1 Myths: Testing is too expensive. Reality: There is a saying, pay less for testing during software development or pay more for maintenance or correction later. Early testing saves both time and cost in many aspects however, reducing the cost without testing may result in the improper design of a software application rendering the product useless. 2 Myths: Testing is Time Consuming. Reality: During the SDLC phases testing is never a time consuming process. However diagnosing and fixing the error which is identified during proper testing is a time consuming but productive activity. 3 Myths: Testing cannot be started if the product is not fully developed. Reality: No doubt, testing depends on the source code but reviewing requirements and developing test cases is independent from the developed code. However iterative or incremental approach as a development life cycle model may reduce the dependency of testing on the fully developed software. 9

Myths: Complete Testing is Possible.

Reality: It becomes an issue when a client or tester thinks that complete testing is possible. It is possible that all paths have been tested by the team but occurrence of complete testing is never possible. There might be some scenarios that are never executed by the test team or the client during the software development life cycle and may be executed once the project has been deployed.

Myths: If the software is tested then it must be bug free. Reality: This is a very common myth which clients, Project Managers and the management team believe in. No one can say with absolute certainty that a software application is 100% bug free even if a tester with superb testing skills has tested the application.

Myths: Missed defects are due to Testers. Reality: It is not a correct approach to blame testers for bugs that remain in the application even after testing has been performed. This myth relates to Time, Cost, and Requirements changing Constraints. However the test strategy may also result in bugs being missed by the testing team.

Myths: Testers should be responsible for the quality of a product. Reality: It is a very common misinterpretation that only testers or the testing team should be responsible for product quality. Tester's responsibilities include the identification of bugs to the stakeholders and then it is their decision whether they will fix the bug or release the software.

Myths: Test Automation should be used wherever it is possible to use it and to reduce time.
Reality: Yes it is true that Test Automation reduces the testing time but it is not possible to start Test Automation at any time during Software development. Test Automaton should be started when the software has been manually tested and is stable to some extent. Moreover, Test Automation can never be used if requirements keep changing.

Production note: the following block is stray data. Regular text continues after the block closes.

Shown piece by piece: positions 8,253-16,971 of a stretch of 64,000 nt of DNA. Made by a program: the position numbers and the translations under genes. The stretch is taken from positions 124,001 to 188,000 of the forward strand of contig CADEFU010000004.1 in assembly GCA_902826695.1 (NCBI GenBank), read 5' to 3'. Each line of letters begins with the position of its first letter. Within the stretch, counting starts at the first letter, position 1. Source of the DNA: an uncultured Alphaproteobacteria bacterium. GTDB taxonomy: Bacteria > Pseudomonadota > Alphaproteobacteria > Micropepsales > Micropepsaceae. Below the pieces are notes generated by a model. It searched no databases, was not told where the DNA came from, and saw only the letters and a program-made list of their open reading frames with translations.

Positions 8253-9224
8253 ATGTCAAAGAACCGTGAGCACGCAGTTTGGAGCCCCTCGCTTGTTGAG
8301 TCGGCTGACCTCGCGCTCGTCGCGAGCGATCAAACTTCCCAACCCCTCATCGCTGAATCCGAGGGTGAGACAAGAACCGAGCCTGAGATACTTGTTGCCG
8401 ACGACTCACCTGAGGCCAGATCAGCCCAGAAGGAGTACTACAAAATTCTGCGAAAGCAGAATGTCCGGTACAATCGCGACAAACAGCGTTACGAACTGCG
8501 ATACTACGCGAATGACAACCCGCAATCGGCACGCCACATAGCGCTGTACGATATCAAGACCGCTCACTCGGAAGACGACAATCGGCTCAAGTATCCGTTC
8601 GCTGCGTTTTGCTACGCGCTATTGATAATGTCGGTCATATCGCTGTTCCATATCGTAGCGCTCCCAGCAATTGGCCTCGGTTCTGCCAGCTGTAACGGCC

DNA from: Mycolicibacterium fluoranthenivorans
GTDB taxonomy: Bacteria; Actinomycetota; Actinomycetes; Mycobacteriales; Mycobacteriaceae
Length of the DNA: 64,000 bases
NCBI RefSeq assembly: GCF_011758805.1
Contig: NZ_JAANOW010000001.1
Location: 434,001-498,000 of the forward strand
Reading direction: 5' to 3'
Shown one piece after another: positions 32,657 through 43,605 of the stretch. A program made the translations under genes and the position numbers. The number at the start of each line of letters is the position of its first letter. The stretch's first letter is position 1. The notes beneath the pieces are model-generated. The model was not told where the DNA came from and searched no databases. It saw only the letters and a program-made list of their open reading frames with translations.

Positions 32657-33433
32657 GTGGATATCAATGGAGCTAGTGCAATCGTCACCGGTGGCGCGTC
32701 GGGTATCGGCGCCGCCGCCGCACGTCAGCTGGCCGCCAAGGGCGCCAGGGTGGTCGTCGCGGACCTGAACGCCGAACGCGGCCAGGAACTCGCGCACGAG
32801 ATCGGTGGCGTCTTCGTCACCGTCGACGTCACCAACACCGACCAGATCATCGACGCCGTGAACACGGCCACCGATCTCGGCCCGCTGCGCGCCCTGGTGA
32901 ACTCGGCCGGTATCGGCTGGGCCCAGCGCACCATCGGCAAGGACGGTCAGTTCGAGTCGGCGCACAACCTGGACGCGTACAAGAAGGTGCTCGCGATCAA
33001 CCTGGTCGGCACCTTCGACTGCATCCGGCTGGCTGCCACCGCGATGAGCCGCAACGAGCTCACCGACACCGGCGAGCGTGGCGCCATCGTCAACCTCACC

Myths: Any one can test a Software application. Reality: People outside the IT industry think and even believe that any one can test the software and testing is not a creative job. However testers know very well that this is myth. Thinking alternatives scenarios, try to crash the Software with the intent to explore potential bugs is not possible for the person who developed it.


Myths: A tester's task is only to find bugs. Reality: Finding bugs in the Software is the task of testers but at the same time they are domain experts of the particular software. Developers are only responsible for the specific component or area that is assigned to them but testers understand the overall workings of the software, what the dependencies are and what the impacts of one module on another module are.


Most people are confused with the concepts and difference between Quality Assurance, Quality Control and Testing. Although they are interrelated and at some level they can be considered as the same activities, but there is indeed a difference between them. Mentioned below are the definitions and differences between them:
S.N. Quality Assurance Activities which ensure the implementation of processes, procedures and standards in context to verification of developed software and intended requirements. Process oriented activities. Quality Control Activities which ensure the verification of developed software with respect to documented (or not in some cases) requirements. Product oriented activities. Testing Activities which ensure the identification of bugs/error/defects in the Software. Product oriented activities.

Focuses on processes and procedures rather then conducting actual testing on the system.
Preventive activities.

Focuses on actual testing by executing Software with intend to identify bug/defect through implementation of procedures and process.
It is a corrective process.

Focuses on actual testing.

4 5

It is a preventive process. Testing is the subset of Quality Control.

It is a subset of Software QC can be considered as the subset of Test Life Cycle (STLC). Quality Assurance.

Audit and Inspection :